Attempt to secure our proposed settlement agreement with Humboldt County;

Should negotiations fail, bring our case to court;

Monitor and engage with key state and local agencies to ensure state and local laws and regulations are implemented effectively; and

Support allies in Mendocino, Trinity, and Del Norte counties challenging ecologically insufficient cannabis cultivation regulations.

Population(s) Served

FOER has been watchdogging the North Coast Railroad Authority (NCRA) for more than a decade, seeking to hold the agency accountable for its environmental disasters in the Eel River canyon and elsewhere. Sen. Mike McGuire's Great Redwood Trail Act (SB 1029), passed in 2018, is an exciting step toward dismantling this rogue entity and retaining a restored right-of-way for non-motorized transportation and recreation across 300 miles of rural, scenic northern California. FOER is well-positioned to help guide the transition phase and ensure a trail development plan also addresses the railroad’s legacy pollution. We will:

Support follow-up legislation and funding;

Continue to watchdog the NCRA and resolution of its environmental liabilities throughout the transition process;

Generate support for the Great Redwood Trail from allies and the general public;

Support the Great Redwood Trail Alliance;

Advise new trails and railbanking agency;

Work with the new Agency and the transition team to ensure that:

A viable plan is in place to remediate the environmental harms of the rail line; and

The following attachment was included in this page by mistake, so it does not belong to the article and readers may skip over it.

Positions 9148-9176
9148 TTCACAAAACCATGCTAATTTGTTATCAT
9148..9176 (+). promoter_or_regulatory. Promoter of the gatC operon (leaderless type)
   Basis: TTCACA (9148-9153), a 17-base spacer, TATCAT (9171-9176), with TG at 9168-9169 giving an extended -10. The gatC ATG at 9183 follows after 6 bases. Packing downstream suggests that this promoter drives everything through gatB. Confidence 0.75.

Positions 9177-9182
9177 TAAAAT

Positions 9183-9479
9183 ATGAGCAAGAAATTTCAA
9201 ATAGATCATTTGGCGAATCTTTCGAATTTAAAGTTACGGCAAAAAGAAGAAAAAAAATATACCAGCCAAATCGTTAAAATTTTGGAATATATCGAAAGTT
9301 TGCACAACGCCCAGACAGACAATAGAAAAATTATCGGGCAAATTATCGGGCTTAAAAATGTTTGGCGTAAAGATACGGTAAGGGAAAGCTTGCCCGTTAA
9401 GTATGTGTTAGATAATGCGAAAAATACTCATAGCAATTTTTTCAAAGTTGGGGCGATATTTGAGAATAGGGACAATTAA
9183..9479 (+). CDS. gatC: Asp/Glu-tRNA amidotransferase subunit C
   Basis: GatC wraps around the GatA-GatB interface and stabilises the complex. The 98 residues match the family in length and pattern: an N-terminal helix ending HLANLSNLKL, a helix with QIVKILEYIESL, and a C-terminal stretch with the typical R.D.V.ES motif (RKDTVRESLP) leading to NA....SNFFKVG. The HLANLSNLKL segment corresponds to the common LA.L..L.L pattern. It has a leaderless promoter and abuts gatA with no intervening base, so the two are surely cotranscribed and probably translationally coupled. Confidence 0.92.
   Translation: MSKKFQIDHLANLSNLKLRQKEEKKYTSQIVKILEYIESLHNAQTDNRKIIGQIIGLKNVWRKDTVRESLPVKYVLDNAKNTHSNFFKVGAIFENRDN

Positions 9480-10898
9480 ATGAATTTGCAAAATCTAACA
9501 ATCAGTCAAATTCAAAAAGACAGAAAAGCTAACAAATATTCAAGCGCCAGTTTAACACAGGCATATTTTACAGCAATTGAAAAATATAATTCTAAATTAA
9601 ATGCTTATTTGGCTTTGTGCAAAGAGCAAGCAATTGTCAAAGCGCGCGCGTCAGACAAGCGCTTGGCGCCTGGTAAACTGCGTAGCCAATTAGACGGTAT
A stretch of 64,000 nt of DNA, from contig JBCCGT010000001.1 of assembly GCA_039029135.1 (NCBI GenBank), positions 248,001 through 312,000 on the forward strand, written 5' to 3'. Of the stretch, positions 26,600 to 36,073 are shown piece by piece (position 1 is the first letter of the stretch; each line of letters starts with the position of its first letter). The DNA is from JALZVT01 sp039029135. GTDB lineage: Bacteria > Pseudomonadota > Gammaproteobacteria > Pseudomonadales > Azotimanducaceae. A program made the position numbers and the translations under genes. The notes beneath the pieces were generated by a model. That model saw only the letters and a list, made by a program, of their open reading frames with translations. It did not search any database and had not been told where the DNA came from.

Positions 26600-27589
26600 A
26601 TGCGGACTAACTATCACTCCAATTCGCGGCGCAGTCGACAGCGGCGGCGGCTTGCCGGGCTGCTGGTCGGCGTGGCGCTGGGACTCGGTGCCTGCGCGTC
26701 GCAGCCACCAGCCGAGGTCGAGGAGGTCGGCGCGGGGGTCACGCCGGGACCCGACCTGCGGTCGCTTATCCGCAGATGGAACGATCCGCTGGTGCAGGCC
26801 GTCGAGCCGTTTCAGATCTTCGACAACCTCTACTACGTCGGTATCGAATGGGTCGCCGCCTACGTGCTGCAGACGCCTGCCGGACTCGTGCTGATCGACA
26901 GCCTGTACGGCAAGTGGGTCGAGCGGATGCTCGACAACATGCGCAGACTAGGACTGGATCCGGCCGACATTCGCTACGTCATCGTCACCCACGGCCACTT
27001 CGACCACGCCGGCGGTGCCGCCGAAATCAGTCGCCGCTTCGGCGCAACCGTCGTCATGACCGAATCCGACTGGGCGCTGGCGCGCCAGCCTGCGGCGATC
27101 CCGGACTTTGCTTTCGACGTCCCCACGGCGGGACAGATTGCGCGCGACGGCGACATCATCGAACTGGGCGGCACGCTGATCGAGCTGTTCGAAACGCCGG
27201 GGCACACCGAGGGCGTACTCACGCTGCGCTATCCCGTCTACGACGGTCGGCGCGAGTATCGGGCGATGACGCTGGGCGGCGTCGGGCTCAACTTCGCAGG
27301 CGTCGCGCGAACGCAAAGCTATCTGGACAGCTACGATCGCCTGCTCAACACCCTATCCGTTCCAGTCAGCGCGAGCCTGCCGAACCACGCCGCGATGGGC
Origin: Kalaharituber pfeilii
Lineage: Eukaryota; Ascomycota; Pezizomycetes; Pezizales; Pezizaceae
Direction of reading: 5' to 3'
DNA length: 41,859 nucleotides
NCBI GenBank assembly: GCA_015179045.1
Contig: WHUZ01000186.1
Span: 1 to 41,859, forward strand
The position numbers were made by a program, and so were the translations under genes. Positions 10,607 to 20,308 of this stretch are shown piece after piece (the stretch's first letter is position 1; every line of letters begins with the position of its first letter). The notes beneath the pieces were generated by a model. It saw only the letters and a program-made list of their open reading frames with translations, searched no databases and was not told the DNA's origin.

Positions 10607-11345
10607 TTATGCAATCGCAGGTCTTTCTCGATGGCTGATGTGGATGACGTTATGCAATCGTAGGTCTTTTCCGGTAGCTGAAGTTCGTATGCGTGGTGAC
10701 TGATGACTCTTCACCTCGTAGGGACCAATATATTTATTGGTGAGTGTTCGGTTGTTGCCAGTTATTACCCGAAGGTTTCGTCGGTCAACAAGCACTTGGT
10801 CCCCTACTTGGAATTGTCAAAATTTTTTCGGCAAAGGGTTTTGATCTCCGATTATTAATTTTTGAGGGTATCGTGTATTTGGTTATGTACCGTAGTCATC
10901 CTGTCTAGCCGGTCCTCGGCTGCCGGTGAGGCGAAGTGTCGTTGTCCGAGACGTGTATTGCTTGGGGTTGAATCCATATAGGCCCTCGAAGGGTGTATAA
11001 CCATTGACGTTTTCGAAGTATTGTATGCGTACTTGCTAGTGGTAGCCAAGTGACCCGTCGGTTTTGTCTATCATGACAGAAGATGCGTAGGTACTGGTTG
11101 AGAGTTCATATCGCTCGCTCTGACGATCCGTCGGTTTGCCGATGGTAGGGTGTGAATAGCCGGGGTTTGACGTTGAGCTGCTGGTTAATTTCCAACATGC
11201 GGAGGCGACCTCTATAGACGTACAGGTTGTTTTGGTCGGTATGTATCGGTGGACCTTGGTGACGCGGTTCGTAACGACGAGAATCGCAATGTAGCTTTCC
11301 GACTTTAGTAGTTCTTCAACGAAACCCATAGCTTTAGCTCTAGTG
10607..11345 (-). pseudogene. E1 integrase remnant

Trail development does not adversely impact public waters or wildlife.

Population(s) Served

Where we work

Our Sustainable Development Goals

SOURCE: Self-reported by organization

Learn more about Sustainable Development Goals.

Goals & Strategy

SOURCE: Self-reported by organization

Learn about the organization's key goals, strategies, capabilities, and progress.

Charting impact

Four powerful questions that require reflection about what really matters - results.

Friends of the Eel River was founded in 1994 to free the Eel River and save its struggling salmon and steelhead runs. The organization grew to become a principled and effective advocate for the Eel River watershed and its fisheries and today is confronting these challenges through savvy advocacy and engagement strategies.

This is truly a critical time for the Eel River. We currently have before us a tangible opportunity to remove the dams. Efforts to develop a more ecologically viable cannabis industry and remedy the threats that a crumbling freight rail line poses to the Eel River canyon are also at important junctions. And despite the stressors and uncertainties of climate change, scientists generally agree that the Eel River holds perhaps the West's greatest promise for salmonid recovery - IF local populations can survive the next few years. Friends of the Eel River is thus advancing the following campaign priorities:

1. Removing the Eel River Dams;

2. Forging sustainable land use and cannabis cultivation regulations;

3. Protecting the Eel River Canyon from lawless railroad development; and

4. Advancing sustainable recreation and transportation opportunities for the Eel River watershed and North Coast region.

Friends of the Eel River is a principled organization, guided by science and using litigation and advocacy to accomplish major wins for this critical ecosystem. We are uniquely positioned to continue our record of success in recovering the wild and scenic Eel River, its fisheries, and communities. Friends of the Eel River began as a grassroots community organization, and continues to listen to our community and work in coordination with a variety of allies including regional Tribes, the commercial and recreational fishing industry, trail and transportation advocates, local businesses, state and federal wildlife agencies, and other conservation NGOs.

Our primary strategies fall under three categories: restoring fish access to the upper river, connecting communities and habitat, and protecting endangered species and water quality.